Australian inoculation rollout hit by EU export ban on 3.1m doses
The European Union has blocked shipments of 3.1 million doses of AstraZeneca’s COVID-19 vaccine to Australia and the country has little hope of getting the remaining 400,000 doses it has been pledged on time, an Australian government source said on Tuesday.
The export curb underscores massive shortfalls of the AstraZeneca shot across the bloc and complicates Australia’s inoculation campaign, which is already 83 percent behind its original schedule.
With inoculation rollouts running far behind those of Britain and the United States, the EU tightened its oversight of vaccine exports last month, giving it greater scope to block shipments to countries with higher inoculation rates.
“They’ve blocked 3.1 million shots so far,” said the Australian government source, adding Canberra had only received 300,000 doses and a further 400,000 doses were scheduled to arrive by the end of April.
“We haven’t given up hope but we’ve stopped counting them in our expected supplies,” the source said.
The person declined to be named because he is not authorized to talk about the matter.
Australia had until Tuesday only confirmed the block of 250,000 doses of AstraZeneca doses from the EU, which Canberra said then would not delay its inoculation timetable.
AstraZeneca did not immediately reply to a request for comment yesterday.
An EU spokesperson said it had rejected only one of a total of 491 COVID-19 vaccine export requests since it enhanced export transparency in late January, and seven requests were currently being reviewed.
She declined to say whether shipment requests to Australia were under review.
Australian Prime Minister Scott Morrison said yesterday the missing shipments were responsible for it not meeting its inoculation schedule.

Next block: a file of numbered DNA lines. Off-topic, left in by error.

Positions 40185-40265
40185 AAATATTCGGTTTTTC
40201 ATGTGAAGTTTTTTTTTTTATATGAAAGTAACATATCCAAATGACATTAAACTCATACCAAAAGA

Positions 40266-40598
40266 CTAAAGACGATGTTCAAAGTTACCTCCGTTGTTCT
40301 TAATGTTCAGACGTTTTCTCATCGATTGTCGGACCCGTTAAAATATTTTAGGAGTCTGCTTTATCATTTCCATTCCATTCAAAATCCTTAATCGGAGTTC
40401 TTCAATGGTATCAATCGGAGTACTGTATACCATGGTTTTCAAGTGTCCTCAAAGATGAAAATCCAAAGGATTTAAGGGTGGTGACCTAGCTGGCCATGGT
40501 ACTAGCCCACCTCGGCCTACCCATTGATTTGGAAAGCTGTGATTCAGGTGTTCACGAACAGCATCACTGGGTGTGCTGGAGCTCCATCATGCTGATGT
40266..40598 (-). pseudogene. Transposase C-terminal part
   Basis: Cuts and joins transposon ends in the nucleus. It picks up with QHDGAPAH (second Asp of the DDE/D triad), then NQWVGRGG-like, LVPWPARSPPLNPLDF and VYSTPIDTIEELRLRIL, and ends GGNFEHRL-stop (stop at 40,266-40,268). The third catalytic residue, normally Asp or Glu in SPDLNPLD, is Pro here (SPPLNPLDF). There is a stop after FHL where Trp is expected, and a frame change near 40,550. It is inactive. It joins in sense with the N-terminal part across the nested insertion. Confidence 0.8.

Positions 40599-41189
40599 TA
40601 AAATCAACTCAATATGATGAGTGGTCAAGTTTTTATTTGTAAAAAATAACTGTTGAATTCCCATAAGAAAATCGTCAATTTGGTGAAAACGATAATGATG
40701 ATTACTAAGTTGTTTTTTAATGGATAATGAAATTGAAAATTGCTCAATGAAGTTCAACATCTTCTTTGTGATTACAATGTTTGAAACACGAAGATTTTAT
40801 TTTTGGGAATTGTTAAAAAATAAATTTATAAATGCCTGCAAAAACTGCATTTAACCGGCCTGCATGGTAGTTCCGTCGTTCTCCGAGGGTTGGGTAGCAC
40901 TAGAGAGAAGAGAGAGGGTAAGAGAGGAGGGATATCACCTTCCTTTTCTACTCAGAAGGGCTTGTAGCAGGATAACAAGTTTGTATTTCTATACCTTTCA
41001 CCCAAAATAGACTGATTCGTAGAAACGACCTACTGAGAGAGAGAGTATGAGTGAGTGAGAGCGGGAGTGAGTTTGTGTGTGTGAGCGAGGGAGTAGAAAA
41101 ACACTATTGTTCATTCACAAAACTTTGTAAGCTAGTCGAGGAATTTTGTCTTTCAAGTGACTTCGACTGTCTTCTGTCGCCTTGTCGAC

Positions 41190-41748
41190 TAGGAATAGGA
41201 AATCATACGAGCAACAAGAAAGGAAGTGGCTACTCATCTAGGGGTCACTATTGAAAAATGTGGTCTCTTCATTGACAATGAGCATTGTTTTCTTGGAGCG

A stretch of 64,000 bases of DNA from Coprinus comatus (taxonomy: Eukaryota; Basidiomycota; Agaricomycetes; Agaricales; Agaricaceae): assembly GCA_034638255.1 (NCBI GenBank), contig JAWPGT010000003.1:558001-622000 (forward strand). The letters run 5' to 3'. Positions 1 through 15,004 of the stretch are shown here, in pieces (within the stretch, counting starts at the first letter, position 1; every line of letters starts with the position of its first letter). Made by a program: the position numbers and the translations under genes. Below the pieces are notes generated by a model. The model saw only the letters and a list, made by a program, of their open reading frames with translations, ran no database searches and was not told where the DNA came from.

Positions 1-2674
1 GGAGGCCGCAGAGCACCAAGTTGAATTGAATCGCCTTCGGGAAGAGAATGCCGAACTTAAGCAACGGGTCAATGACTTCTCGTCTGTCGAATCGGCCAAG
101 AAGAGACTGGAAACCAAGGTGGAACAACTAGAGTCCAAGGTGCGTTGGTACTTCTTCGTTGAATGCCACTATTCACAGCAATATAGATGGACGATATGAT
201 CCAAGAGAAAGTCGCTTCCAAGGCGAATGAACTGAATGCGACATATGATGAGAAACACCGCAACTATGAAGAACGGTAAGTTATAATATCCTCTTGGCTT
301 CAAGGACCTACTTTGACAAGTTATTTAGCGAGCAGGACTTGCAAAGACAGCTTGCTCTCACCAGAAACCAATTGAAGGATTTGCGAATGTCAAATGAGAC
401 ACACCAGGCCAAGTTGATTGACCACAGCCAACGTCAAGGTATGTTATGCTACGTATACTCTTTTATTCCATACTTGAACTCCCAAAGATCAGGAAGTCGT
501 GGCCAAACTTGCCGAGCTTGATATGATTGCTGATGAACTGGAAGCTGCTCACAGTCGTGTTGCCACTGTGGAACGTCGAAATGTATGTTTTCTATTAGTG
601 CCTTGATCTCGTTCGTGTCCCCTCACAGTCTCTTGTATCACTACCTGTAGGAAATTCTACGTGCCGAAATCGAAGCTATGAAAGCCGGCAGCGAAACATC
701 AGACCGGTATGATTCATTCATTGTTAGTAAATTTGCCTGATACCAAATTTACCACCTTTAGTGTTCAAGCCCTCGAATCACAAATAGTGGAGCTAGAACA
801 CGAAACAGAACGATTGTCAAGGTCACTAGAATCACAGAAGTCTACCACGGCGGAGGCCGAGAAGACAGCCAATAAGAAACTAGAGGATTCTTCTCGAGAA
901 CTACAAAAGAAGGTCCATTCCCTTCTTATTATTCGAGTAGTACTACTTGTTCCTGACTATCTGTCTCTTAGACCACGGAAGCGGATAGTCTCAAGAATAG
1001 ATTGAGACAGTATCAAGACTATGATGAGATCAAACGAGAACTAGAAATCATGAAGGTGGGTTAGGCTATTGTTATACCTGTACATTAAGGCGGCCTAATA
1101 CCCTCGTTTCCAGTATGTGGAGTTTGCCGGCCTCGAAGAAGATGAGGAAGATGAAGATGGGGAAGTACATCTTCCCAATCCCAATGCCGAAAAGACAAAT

“In early January, we anticipated we would have the 3.1 million vaccines. Those vaccines were not supplied to Australia,” Morrison told reporters in Canberra.
“That is the reason.”
The AstraZeneca vaccines arriving from Europe were to underpin the early stages of Australia’s vaccine drive, supplementing 50 million shots of the vaccine that will be locally produced.
But the latest supply blockages leave Australia struggling to step up the pace of its vaccination drive, which started much later than some other countries due to low case numbers.
Australia has recorded just 909 coronavirus deaths since the pandemic began and said yesterday it would launch a quarantine and COVID-testing free travel bubble with New Zealand this month after effectively eradicating the virus by closing borders last year.
Its vaccine program now running well behind schedule, with only about 670,000 people inoculated against an initial target of 4 million by end-March.
While the government blamed the slow rollout for supply issues from Europe, Australian state governments have also complained about slower-than-expected distribution and a lack of certainty on supplies.